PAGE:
Use Cryptam free on our website.

Monday, April 14, 2014

CVE-2012-0158 in Mime HTML MSO format still baffles AV + MH370 Theme

When we started working on the research for this blog post we were exploring Malaysia Airlines Flight 370 (MH370) malware lures using Yara to flag samples in Cryptam with the following rule:

rule theme_MH370 {
    meta:
        author = "MalwareTracker.com"
        version = "1.0"
        date = "2014-04-09"
    strings:
        $callsign1 = "MH370" ascii wide nocase fullword
        $callsign2 = "MAS370" ascii wide nocase fullword
        $desc1 = "Flight 370" ascii wide nocase fullword
    condition:
        any of them
}




In addition to APT1 use of the lure in Word document 5e8d64185737f835318489fda46f31a6 dropping an updated version of Trojan Elise, we were surprised to see that one of the recent MH370 lures was a Mime MSO document exploiting MS Office Word vulnerability CVE-2012-0158 with 0 detection rate on VirusTotal dropping a variant of Vidgrab/Evilgrab. FireEye nicely covered a number of the MH370 campaigns in their March blog post.  However we could not find any references to the Mime MSO document MD5 0f765671a844190d74e985410fe31e8e "Where is MH370.doc" with 0/51 detection on VirusTotal.com in any other reporting. We were one of the first to previously report that Mime MSO files were being used to exploit CVE-2012-0158 in Word (August 30, 2013 Malware Tracker Blog CVE-2012-0158 exploit evades AV in Mime HTML format). At the end of this post we provide 4 other March 2014 0 detection file indicators from Cryptam samples to hopefully assist AV in improving detection rates for this threat.

 Sample current as of this post on VirusTotal


 Cryptam result showing CVE-2012-0158 plus a 256byte xored exe:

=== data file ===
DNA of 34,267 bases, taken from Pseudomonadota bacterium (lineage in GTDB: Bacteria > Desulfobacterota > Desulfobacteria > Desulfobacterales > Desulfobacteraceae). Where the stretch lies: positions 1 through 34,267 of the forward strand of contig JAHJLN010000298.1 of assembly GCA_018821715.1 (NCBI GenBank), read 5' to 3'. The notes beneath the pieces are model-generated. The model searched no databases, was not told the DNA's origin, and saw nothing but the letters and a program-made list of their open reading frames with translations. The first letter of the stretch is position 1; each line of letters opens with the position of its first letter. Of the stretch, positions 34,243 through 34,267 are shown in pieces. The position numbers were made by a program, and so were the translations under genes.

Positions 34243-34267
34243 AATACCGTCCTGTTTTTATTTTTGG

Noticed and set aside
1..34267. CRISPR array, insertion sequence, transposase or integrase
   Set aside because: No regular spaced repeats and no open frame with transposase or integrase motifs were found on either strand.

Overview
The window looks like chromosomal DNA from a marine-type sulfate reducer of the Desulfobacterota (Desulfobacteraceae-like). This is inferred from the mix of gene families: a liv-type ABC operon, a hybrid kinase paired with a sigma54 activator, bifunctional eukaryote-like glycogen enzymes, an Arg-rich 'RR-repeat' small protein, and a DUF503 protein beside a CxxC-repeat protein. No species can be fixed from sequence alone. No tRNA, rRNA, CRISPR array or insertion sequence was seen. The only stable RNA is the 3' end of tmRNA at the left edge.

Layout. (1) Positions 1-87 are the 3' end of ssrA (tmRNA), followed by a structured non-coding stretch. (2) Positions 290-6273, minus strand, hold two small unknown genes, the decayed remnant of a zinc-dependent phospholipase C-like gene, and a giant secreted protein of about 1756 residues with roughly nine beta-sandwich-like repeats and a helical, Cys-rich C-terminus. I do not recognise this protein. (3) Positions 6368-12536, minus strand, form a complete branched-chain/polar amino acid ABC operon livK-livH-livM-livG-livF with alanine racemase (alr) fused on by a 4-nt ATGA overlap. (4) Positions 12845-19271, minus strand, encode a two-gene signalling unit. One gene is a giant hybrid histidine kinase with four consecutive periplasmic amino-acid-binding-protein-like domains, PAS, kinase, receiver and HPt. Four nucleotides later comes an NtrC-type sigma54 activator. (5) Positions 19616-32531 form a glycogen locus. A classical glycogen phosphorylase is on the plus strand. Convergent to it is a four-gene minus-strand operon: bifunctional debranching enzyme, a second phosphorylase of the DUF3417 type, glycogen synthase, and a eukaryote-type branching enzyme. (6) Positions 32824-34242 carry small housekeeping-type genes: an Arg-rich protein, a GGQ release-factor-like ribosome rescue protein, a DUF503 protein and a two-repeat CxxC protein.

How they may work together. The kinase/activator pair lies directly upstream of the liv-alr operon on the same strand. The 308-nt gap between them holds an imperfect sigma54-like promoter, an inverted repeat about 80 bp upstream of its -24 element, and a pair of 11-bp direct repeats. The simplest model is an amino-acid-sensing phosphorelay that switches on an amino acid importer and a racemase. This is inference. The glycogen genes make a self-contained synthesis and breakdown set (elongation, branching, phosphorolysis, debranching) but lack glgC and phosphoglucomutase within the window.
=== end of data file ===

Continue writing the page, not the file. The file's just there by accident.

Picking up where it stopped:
The CVE-2012-0158 trigger is not obfuscated but uses a class ID BDD1F04B-858B-11D1-B16A-00C0F0283628 to activate the vulnerable MSCOMCTL ActiveX control:

The class ID is disclosed in MS12-027 as vulnerable to CVE-2012-0158:



Other 0 detection samples:
517782778e296fade32ce3fd2330afc8 "0319 Montsame.doc" (mwtracker comment: Mongolia) 2014-03-20T02:14:45.000Z 0/50

f721f3a22ad26105a8894ce967c02e32 "內政部公文.doc" (mwtracker comment: Taiwan) 2014-03-10T00:22:23.000Z  0/50

f851e312899d11abe39390cb6a21f982 "保釣信頭2012.doc" (mwtracker comment: Taiwan) 2014-03-07 07:05:26 0/50

82542d9913301396f6f1a676c9b93f58 "Iltgeh huudas_revised.doc"  (mwtracker comment: Estonia) 2014-03-05 07:54:10 0/50



Some of the samples appear to drop a vidgrab/evilgrab variant and another not-yet-identified implant.


Sunday, April 13, 2014

Cryptam Malware Document Analizer + imphash

The web and suite versions of the Cryptam document malware analysis system now calculate the imphash of embedded/dropped executables when possible and store this value within the dropped file info for searching. The imphash is a executable similarity hash based on the Import Address Table order and is included in pefile.py. Cryptam is designed to statically extract the xor/rol/ror/not obfuscated executables from malware documents such as RTF, MS Office, or PDF files and can automatically process the dropped files with Yara or an external sandbox.



This new feature allows you to link dropper executables to current or past attack campaigns and to cross reference older samples which may have already been identified with Yara signatures but now have been modified to evade the unique static string matching common to many Yara signatures.

Imphash searching is available to registered users under Advanced Search - drop_files like <your imphash>.

















Searching the example imphash c948ebda9bd9367f9fc50e01020766c8 dropped by RTF b2b8127bae5b61e258b17dc057338075 (24 / 51 on Virustotal April 11 2014) shows a number of dropped samples some of which have been identified as the malware called "Safe" related to Lurid. This sample beacons to www[.]getapencil[.]com visible in the executables strings extracted by Cryptam.